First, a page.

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What’s on Beacon Hill’s agenda?

Demonstrators outside the Mass. State House protested against delaying the opening date for recreational marijuana stores by half a year, from January to July 2018.

Jonathan Wiggs/Globe Staff

Demonstrators outside the Mass. State House protested against delaying the opening date for recreational marijuana stores by half a year, from January to July 2018.

How high on marijuana is too high to drive? Should the state tax Airbnb rentals? Can a new law slow the rise of health care costs? These are some of the questions the Massachusetts Legislature is likely to address in the two-year session that begins Wednesday. Here’s a quick primer on some of what’s expected to be on the docket.

MARIJUANA: Voters legalized marijuana for recreational use in November through a ballot initiative, but legislative leaders believe the law has a lot of holes. So far, they’ve delayed the likely opening date for recreational marijuana stores in Massachusetts by half a year, from January to July 2018. Among other areas they expect to debate: restrictionson pot-infused edibles like candy and cookies; a legal standard for driving under the influence (there’s currently no marijuana impairment standard in the law comparable to the 0.08 or greater blood alcohol concentration cut-off for alcohol); and efforts to give cities and towns more control over local pot shops.

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THE MINIMUM WAGE: The state’s minimum wage ticked up to $11 per hour on Jan. 1, the final incremental boost enshrined in law in 2014. But advocates are already agitating for another boost to $15. And they have raised the specter of a ballot question to force lawmakers to act. “We have an incredibly affluent state, yet we have one of the highest levels of inequality in the country,” said Harris Gruman, a union leader and co-chair of Raise Up Massachusetts, the coalition that pressed for the most recent wage hike. “If we want an economy that works for everybody, we can afford wages that keep up with the cost of living.” Business groups, however, are already warning that a higher wage floor would mean shops could hire fewer people.

AIRBNB TAX: Legislation to tax and regulate Airbnb Inc. and similar online home-rental services never made it into law last year. But legislative leaders have indicated such an effort will be revived this year. Airbnb supports limited regulation and likes the idea of the state taxing its users — it has said state and local governments could have received at least $15 million over the past year or so. The hotel industry is also keen to see the new home-rental market taxed like hotel rooms, but wants stiffer regulations.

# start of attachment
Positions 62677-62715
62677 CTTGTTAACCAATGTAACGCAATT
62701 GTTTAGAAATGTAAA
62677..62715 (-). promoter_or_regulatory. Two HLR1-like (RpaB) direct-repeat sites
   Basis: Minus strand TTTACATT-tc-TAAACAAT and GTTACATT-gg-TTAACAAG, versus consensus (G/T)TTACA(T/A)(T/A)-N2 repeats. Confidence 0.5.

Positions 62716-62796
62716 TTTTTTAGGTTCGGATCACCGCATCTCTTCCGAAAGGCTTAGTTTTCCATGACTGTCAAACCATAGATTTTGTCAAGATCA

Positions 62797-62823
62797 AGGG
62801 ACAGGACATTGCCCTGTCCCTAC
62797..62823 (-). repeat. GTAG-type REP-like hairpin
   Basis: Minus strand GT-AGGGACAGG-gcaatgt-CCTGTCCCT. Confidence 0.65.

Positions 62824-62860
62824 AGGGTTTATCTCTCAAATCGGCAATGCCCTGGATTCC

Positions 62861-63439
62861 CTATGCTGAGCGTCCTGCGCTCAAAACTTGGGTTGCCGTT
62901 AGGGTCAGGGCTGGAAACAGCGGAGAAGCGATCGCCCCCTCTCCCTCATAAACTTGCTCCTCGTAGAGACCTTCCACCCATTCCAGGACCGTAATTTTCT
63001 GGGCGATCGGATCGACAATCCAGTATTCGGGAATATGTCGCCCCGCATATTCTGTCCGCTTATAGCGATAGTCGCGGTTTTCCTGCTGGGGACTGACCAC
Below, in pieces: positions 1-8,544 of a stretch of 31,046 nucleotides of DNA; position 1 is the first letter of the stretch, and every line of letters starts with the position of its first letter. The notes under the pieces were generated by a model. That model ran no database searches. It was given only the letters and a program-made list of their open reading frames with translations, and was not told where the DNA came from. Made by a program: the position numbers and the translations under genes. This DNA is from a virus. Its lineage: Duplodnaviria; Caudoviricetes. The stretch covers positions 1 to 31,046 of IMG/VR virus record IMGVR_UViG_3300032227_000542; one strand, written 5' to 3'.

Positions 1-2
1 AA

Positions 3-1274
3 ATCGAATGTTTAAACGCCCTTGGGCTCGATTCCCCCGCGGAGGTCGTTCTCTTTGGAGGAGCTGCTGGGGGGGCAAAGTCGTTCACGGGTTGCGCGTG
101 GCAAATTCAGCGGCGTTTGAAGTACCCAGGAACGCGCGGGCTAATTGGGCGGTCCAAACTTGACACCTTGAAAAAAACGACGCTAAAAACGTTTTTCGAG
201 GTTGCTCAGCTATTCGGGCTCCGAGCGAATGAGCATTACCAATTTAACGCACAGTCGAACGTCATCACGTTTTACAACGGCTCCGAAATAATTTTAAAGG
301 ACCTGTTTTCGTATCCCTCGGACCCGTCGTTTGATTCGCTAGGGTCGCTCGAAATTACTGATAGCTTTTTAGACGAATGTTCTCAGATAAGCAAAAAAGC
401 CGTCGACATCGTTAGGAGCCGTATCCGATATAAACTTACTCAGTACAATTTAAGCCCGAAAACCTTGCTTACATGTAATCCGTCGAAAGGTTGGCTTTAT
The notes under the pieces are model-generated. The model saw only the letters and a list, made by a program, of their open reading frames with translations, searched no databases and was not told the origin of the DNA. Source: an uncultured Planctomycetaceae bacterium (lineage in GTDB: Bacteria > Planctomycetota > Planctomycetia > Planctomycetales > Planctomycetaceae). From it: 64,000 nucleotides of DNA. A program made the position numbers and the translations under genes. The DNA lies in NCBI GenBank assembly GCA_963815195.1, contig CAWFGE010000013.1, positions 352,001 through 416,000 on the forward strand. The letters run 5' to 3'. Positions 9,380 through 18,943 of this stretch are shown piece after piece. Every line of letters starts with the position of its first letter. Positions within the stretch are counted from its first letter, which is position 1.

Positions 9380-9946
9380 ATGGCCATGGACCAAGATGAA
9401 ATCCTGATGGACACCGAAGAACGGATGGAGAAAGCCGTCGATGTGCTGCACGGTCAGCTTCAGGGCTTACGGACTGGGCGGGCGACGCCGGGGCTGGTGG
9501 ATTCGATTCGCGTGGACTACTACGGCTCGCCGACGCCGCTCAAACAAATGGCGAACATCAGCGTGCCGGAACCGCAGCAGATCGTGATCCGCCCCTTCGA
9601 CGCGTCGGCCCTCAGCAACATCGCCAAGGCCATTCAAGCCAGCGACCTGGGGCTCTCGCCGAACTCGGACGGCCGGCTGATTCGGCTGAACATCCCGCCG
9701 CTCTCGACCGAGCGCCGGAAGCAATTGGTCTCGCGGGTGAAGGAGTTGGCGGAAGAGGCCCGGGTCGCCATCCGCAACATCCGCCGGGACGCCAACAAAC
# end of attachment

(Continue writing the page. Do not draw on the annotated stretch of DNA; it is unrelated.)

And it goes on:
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CRIMINAL JUSTICE REFORM: An outside non-profit is poised to deliver recommendations on how lawmakers can reform specific aspects of the state’s criminal justice system. But, regardless of what the organization gives to lawmakers, it’s likely that the Legislature will interpret reform in a broader way. It could include adjustments to state laws on bail, mandatory minimum sentences, solitary confinement, prison programming, parole eligibility, and community supervision practices.

HEALTH CARE COSTS: Massachusetts has some of the best hospitals and doctors in the world. It also has some of America’s highest medical costs, which eat up more and more resources every year. Health spending in Massachusetts increased 4.1 percent in 2015 and 4.2 percent in 2014, surpassing a state goal of keeping spending increases to 3.6 percent a year, in line with projected economic growth. Although the Legislature already passed a law to try to curb the steep rise of the cost of health care, lawmakers say they may take another crack at reining in those costs, which keep going up and up at what many experts see as an unsustainable pace.

STATE BUDGET: Despite a moderately strong economy and historically low unemployment, the state has careened from one budget gap to another, with three rounds of unilateral emergency cuts by Governor Charlie Baker since he took office in 2015. Legislators are likely to face tough choices about what programs to fund in the months ahead. The new fiscal year, which begins in July will “highlight the continued mismatch between spending and revenues,” said Eileen McAnneny, president of the business-backed Massachusetts Taxpayers Foundation. She said the gap between projected revenue and spending just enough to maintain current services could approach $1 billion.

Joshua Miller can be reached at joshua.miller@globe.com. Curt Woodward and Priyanka Dayal McCluskey of the Globe staff contributed to this report.
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